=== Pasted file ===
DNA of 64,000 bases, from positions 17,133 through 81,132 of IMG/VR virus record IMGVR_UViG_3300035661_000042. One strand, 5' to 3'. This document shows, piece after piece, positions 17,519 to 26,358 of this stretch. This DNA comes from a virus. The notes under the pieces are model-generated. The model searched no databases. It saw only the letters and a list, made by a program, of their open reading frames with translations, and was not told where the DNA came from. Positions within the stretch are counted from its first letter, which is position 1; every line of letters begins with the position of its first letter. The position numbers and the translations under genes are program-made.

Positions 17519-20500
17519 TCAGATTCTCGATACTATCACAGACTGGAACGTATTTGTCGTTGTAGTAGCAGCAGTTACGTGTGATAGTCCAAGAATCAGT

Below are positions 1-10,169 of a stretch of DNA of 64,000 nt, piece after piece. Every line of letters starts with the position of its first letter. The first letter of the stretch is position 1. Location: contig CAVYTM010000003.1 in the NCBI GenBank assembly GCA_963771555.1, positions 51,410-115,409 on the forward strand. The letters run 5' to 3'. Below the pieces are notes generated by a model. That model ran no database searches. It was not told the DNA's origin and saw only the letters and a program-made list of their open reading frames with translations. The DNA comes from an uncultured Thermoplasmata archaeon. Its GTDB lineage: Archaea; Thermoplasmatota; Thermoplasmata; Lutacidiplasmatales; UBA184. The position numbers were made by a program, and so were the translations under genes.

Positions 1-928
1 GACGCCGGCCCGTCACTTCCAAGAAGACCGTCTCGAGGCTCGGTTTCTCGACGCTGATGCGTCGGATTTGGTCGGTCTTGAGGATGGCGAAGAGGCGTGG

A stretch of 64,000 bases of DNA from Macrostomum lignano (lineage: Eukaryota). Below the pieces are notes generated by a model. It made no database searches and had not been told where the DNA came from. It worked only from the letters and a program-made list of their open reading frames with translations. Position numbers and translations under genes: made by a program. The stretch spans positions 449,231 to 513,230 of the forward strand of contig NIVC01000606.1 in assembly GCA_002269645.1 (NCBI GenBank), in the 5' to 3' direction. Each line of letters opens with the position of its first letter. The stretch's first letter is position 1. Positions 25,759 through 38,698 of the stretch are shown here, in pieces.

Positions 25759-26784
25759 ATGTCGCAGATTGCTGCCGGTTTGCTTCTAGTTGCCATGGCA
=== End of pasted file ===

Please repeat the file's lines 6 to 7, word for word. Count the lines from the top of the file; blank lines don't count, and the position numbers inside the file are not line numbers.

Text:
1 GACGCCGGCCCGTCACTTCCAAGAAGACCGTCTCGAGGCTCGGTTTCTCGACGCTGATGCGTCGGATTTGGTCGGTCTTGAGGATGGCGAAGAGGCGTGG

A stretch of 64,000 bases of DNA from Macrostomum lignano (lineage: Eukaryota). Below the pieces are notes generated by a model. It made no database searches and had not been told where the DNA came from. It worked only from the letters and a program-made list of their open reading frames with translations. Position numbers and translations under genes: made by a program. The stretch spans positions 449,231 to 513,230 of the forward strand of contig NIVC01000606.1 in assembly GCA_002269645.1 (NCBI GenBank), in the 5' to 3' direction. Each line of letters opens with the position of its first letter. The stretch's first letter is position 1. Positions 25,759 through 38,698 of the stretch are shown here, in pieces.